Talking about interesting moments in the film, there’s one too many. Some of the standout moments include the portion where Kalidasan and Babu meet for the first time; the situation is extremely funny and innovative and surprisingly has even gay overtones (which kind of remains for a major part of the film but in a very understated and mild-humorous fashion). Also to be noted is the part during New Year’s Eve when it’s not just the men who are celebrating in their way but we also get to see Maya, Meenakshi and Mary welcoming the New Year by celebrating in style on their rooftop- something very natural and hardly seen in Indian films. Also praiseworthy is the scene when Kalidasan, Babu and Manu are enjoying the ‘Thattil Kutty Dosa’ and Babu enthusiastically exclaims 'Ithivide ondayittu nammal ariyaandu poyallo!’ (in spite of being here we never knew about it)- not only is the reaction spontaneous but also its heartening to see a cook actually relishing the work of another cook. And watch out for the portion when director Aasahiq Abu makes a tongue-in-cheek reference to heroines from outside Kerala being given priority over native Keralites in Malayalam Cinema ( this is done through a brilliant reference to the director’s own previous film- Daddy Cool J ).
Well such are the moments in the film that one can keep writing about it, but I’d rather not spoil the fun for those who are yet to watch the film. The film also boasts of a wonderful music score composed by Bijibal. Apart from the wonderful ‘Chembavu’ (lyrics by Bijibal and Rafeeque Ahamed) in the beginning the other songs include ‘Premikkumbol ‘(sung by P.Jayachandran and Neha Nair, lyrics by Bijibal and Rafeeque Ahamed), a wonderful romantic track that symbolizes the start of something interesting between Kalidasan and Maya. ‘Kaanamullal ‘is another classy romantic track picturised on Meenakshi and Manu and picturised in some wonderful locations captured through the wonderful lens of Shyju Khalid’s camera. And how can one forget the vibrant ‘Aanakallan’, the special music video track by Avial that comes in right at the end of the movie and acts as a wonderful finish to the film.
The film would not have been all that memorable if not for the dialogues by Syam Puskaran and Dileesh Nair, which have the desired level of humour and punch. A special word of mention to Suresh Kollam’s art direction (the antiques used in Kalidasan’s bungalow & the warm hues and colours on display at Maya’s abode are a treat to the eye) and costumes by Sameera Saneesh which are a wonderful blend of style and authenticity. In terms of performances Lal is simply wonderful as Kalidasan the archeologist with a passion for antiques and food. So likeable is he in the film that it makes one feel that probably no one else could do so much justice to the role as he does. Shweta Menon as Maya has equal footing as Lal and doesn’t disappoint at all. She’s one actress who has really climbed up the ladder in Malayalam Cinema and has carved a place for herself. This year with films as diverse as City of God, Rathinirvedam, Salt N’Pepper etc, she’s surely on the right track. Also a word of appreciation for Bhagyalakshmi’s whose voice suits Shweta so well in the film.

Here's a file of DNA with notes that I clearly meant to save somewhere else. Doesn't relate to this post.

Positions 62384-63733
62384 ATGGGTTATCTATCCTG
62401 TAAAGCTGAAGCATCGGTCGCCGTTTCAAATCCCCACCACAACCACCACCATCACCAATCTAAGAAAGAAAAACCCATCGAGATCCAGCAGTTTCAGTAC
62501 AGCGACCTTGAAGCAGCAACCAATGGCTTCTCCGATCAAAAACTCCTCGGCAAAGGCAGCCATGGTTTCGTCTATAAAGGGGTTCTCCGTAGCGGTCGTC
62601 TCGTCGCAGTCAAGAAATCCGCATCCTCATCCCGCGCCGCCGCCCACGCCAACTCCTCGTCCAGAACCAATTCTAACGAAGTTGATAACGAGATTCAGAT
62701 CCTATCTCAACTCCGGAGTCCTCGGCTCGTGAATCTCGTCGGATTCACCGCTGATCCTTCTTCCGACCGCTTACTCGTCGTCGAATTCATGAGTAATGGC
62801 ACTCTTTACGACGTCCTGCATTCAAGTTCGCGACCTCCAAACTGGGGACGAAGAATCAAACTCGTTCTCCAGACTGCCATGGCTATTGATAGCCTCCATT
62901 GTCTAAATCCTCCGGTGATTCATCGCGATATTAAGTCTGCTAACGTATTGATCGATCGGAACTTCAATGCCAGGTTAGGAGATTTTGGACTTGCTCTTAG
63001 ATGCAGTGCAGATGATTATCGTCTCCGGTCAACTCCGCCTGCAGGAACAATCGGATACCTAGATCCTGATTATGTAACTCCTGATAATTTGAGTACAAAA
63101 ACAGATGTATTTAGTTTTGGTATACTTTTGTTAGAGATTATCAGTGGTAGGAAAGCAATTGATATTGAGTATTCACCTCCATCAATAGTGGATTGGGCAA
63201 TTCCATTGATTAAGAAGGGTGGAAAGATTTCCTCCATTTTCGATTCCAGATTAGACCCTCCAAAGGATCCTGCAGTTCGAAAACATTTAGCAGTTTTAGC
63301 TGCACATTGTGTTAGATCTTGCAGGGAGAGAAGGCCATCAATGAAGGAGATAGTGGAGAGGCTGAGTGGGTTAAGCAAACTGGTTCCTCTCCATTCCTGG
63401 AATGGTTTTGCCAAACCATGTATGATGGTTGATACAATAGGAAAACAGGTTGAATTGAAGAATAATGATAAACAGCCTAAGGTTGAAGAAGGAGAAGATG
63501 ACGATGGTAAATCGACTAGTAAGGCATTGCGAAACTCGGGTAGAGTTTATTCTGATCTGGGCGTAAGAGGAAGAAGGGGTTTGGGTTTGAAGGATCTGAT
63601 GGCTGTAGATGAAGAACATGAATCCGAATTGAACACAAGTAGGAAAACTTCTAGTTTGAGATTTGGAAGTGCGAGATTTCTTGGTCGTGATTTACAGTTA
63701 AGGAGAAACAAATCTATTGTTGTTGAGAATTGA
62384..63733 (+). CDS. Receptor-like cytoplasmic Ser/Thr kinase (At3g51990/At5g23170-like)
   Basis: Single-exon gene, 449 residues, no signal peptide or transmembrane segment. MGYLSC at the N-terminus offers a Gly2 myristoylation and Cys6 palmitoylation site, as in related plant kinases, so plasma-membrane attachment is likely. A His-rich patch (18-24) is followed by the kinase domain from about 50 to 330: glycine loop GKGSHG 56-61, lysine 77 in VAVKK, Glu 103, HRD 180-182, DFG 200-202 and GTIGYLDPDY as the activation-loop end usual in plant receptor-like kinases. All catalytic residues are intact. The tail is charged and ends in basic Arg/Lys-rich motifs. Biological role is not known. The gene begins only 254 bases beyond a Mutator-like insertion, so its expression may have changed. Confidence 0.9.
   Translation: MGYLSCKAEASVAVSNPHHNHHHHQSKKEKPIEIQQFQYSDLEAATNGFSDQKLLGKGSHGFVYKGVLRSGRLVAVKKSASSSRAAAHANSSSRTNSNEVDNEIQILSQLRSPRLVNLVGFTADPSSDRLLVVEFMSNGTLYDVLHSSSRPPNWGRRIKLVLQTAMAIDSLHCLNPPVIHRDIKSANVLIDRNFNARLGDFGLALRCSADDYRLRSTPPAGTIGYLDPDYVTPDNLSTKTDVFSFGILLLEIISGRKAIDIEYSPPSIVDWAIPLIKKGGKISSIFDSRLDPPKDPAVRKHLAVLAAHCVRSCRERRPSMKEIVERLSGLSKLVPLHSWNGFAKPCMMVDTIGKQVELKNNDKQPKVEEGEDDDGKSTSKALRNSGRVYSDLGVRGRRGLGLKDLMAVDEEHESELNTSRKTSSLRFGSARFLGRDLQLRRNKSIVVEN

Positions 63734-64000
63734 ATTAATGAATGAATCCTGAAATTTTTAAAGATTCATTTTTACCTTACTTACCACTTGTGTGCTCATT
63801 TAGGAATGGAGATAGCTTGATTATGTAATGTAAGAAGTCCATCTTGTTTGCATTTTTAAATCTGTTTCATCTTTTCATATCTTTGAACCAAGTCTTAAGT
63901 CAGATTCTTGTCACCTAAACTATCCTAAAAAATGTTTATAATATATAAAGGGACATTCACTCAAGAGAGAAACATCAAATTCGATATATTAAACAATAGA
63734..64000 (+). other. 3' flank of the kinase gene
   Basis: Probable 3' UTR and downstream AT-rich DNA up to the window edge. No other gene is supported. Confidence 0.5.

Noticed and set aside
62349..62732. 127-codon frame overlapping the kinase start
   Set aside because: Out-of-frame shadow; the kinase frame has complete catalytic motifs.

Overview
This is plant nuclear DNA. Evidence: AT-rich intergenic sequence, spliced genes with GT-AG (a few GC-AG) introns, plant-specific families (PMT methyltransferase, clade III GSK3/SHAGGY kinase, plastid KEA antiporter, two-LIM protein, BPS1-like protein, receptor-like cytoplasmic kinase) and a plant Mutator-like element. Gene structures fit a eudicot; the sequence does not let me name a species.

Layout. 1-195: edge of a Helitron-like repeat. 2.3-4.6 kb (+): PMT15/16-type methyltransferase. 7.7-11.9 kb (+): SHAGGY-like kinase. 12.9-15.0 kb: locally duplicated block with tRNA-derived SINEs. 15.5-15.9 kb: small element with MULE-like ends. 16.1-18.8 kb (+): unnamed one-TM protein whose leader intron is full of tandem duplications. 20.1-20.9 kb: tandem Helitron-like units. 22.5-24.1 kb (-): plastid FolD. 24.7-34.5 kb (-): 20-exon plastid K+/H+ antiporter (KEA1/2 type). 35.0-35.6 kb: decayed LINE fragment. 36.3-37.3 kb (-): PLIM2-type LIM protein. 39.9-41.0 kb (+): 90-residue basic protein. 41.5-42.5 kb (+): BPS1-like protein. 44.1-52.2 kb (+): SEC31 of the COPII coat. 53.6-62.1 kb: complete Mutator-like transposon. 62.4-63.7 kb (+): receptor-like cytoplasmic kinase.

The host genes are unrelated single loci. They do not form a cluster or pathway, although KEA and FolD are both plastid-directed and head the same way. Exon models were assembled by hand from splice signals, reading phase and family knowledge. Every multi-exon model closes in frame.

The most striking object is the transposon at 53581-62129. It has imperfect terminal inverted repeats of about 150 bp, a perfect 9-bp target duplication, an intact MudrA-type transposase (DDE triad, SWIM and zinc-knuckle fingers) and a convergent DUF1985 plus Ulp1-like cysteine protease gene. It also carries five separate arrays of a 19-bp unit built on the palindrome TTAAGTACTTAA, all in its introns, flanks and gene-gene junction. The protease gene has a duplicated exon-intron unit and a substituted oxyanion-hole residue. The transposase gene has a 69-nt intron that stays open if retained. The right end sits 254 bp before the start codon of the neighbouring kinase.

Asif Ali is certainly a good prospect among the current set of young actors in Malayalam Cinema and here again he makes good opportunity of the platform provided. Mythili has a good role but looks a bit out of place in most of her scenes. Vijayaraghavan as the senior colleague of Lal with his own romantic story is wonderful and so is the newcomer Ahmed Sidhique as K.T.Mirash, the ‘adviser/scholar’ friend of Asif Ali in the film. But the real surprise in the film is Baburaj, the perennial villain of Malayalam Cinema who steals the thunder with his remarkable performance as Babu the cook. Kalpana has nothing much to do while Dileesh Pothen as the director with a crush on Shweta Menon is hilarious.
But for a film that tickles our gastronomical buds and hooks us completely in the 1st half, the 2nd half is a bit of a letdown. There is no connect to food anymore (unfortunately) and the film slowly meanders its way a bit laboriously as it gets a bit melodramatic. Also the Moopan track (with all the so called thrill elements shown) seems to be totally a side-track that’s irrelevant to the story anyways. If these were taken care of the movie probably would have gone to become an instant classic, but in spite of this the film is more than worth a watch. It’s a film that has its heart in the right place and is fun to watch. As the film hurries a bit to the climax, you still walk away with a broad smile as the film ends on an interesting note with a wonderful exchange of dialogues between Shweta and Lal.
And for someone who is Mumbai based and always thought of Kerala as a place to go & unwind it was amazing to see that there is a lot of “life” beyond the regular in Kerala. Be it in the form of interesting work profiles of the lead characters (archeology, dubbing for films), life styles followed, a trendy Café Coffee Day and Mythili undertaking IELTS coaching –the movie does make me even re-think of Kerala as a place to live and work in.
Go for this feast- I’m sure you’ll find it memorable.